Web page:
• You can ask how it happened. Know they may tell you of the abuse, but most likely they will not say who did it for they have probably have been threatened not to tell. Many children want to protect their abuser, especially if it is a parent.
    • Do not make promises to your child. Tell them you will seek the right help and do all you can do to help. 
    • Remember, most children who are abused have been groomed for years and they may not even know how to label the abuse or understand that they were abused. They may only know instinctively something's not right.
  • It will be OK if you did something different already. Most protective parents do not come to our site until their child has already been abused. You do want to tell your child that you believe them now though. You should thank your child for being brave to tell you and you are sorry for being unable to hear what they had to say earlier.  

3. Protect your Child

  • This step is necessary. You need to stand up for the protection of your child by having the right boundaries and taking the hard step to state to another person that your child has been abused.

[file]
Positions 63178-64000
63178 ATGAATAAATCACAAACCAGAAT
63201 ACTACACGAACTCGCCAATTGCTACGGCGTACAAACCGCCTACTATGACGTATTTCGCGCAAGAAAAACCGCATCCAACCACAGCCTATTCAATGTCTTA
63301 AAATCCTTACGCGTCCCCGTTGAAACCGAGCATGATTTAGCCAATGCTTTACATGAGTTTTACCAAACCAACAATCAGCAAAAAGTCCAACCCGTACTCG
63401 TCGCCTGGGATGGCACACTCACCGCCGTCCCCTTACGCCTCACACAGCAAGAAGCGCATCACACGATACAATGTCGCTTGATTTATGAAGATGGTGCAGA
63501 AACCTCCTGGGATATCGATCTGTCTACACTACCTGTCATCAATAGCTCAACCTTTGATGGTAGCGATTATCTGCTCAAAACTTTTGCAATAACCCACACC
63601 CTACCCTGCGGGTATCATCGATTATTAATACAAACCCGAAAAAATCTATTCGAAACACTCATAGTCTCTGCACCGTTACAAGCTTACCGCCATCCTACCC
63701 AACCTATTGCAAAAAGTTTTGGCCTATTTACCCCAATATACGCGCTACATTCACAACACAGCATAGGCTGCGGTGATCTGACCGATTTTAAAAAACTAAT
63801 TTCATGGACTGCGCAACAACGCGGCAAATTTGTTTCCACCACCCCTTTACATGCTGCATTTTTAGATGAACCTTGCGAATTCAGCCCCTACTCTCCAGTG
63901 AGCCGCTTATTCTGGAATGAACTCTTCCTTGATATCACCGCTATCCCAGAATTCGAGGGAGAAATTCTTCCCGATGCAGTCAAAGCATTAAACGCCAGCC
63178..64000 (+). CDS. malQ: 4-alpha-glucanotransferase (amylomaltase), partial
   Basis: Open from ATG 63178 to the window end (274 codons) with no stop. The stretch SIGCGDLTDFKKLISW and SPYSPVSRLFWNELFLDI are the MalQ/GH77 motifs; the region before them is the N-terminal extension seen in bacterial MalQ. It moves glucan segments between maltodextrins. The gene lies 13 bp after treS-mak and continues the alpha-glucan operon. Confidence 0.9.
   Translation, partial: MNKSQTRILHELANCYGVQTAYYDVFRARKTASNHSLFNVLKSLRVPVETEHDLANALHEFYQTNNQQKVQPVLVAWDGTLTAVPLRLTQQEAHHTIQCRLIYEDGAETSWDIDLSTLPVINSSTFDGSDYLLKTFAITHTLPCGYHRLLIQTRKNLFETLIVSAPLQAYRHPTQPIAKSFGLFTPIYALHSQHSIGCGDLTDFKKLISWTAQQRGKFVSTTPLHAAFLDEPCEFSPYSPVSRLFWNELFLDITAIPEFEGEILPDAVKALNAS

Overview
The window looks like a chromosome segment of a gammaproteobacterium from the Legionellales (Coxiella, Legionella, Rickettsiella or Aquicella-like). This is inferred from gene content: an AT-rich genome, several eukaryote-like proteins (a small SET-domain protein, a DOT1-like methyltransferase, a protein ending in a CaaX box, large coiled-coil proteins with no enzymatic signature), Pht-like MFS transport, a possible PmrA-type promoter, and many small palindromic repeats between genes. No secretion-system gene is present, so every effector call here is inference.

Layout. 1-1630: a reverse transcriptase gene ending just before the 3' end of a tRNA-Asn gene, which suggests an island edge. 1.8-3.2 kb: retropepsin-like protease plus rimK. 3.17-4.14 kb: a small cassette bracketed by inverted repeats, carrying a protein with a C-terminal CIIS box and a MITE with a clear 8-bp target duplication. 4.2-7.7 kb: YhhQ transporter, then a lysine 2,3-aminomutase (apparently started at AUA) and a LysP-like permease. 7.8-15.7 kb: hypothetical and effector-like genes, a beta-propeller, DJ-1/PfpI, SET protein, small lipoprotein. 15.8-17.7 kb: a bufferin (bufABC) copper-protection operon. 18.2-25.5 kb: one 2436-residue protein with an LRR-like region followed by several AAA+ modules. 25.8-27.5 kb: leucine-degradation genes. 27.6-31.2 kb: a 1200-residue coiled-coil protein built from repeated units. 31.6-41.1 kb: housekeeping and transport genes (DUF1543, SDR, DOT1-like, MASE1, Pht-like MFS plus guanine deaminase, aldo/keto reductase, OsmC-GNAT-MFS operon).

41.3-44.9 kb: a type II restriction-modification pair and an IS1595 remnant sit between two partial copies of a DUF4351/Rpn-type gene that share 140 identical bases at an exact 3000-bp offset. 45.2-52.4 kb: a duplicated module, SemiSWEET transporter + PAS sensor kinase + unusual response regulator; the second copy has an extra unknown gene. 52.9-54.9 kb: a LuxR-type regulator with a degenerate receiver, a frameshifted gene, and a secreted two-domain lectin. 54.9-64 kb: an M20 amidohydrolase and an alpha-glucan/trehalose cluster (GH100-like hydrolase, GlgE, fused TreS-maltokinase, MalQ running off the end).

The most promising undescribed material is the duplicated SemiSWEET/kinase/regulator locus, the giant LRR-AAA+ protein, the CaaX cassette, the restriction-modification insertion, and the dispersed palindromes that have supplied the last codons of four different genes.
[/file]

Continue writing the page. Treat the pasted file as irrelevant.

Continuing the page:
• If you see signs or hear your child might have been abused, ask for professional help via a physician or counselor. Look for a counselor who is trauma informed and has a background in the type of abuse your child has suffered.
  • Tell the professional you are concerned. Let them do the discovery; you only give the facts of what you see and heard from your child.
  • You are not a mandated reporter. Many courts are likely to be suspicious of parents in custody disputes who directly call the authorities. This can be a catch-22. However, protective parents are allowed to report the abuse.
    • Call your local law enforcement agency, who will cross report to your local child protection agency.
    • Many, if not most, counties have a multi-disciplinary interview center where sexually abused children are interviewed by a forensic interviewer. 
    • If you do not report this abuse and someone else reports it, you could be found to have endangered your child.  
    • If your child has visual signs of abuse, have this documented by a professional.